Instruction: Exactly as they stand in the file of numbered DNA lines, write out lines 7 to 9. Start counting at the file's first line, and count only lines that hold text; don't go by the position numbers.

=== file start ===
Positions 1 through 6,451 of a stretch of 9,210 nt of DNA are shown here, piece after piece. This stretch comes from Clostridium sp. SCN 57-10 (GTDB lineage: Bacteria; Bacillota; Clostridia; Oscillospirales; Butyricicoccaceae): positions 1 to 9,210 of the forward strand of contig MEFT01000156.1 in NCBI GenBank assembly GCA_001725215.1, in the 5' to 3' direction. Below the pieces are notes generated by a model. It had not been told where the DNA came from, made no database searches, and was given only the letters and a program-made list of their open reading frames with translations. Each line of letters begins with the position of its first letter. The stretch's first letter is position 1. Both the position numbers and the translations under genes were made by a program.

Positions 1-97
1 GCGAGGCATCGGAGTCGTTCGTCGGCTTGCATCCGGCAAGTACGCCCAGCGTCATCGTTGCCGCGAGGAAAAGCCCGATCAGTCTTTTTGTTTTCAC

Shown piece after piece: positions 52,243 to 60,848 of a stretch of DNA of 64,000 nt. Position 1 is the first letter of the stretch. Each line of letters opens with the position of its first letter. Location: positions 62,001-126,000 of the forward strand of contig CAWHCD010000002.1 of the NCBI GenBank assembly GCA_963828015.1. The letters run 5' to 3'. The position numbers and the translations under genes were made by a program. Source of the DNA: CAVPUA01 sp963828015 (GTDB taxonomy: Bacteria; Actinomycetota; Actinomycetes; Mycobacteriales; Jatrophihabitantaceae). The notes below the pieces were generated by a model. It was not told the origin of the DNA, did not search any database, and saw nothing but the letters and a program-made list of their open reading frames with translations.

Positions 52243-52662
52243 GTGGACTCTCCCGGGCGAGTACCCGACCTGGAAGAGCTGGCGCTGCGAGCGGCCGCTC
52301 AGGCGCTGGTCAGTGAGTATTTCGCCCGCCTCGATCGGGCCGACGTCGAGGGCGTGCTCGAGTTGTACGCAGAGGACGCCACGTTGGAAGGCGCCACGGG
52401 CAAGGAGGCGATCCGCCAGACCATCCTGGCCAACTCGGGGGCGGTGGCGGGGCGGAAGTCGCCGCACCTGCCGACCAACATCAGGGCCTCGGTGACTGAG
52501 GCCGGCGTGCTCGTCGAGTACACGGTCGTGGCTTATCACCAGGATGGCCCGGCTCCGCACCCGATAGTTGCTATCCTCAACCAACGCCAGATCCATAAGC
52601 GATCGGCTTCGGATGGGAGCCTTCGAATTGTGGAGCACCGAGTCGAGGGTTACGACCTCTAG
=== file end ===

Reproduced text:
52301 AGGCGCTGGTCAGTGAGTATTTCGCCCGCCTCGATCGGGCCGACGTCGAGGGCGTGCTCGAGTTGTACGCAGAGGACGCCACGTTGGAAGGCGCCACGGG
52401 CAAGGAGGCGATCCGCCAGACCATCCTGGCCAACTCGGGGGCGGTGGCGGGGCGGAAGTCGCCGCACCTGCCGACCAACATCAGGGCCTCGGTGACTGAG
52501 GCCGGCGTGCTCGTCGAGTACACGGTCGTGGCTTATCACCAGGATGGCCCGGCTCCGCACCCGATAGTTGCTATCCTCAACCAACGCCAGATCCATAAGC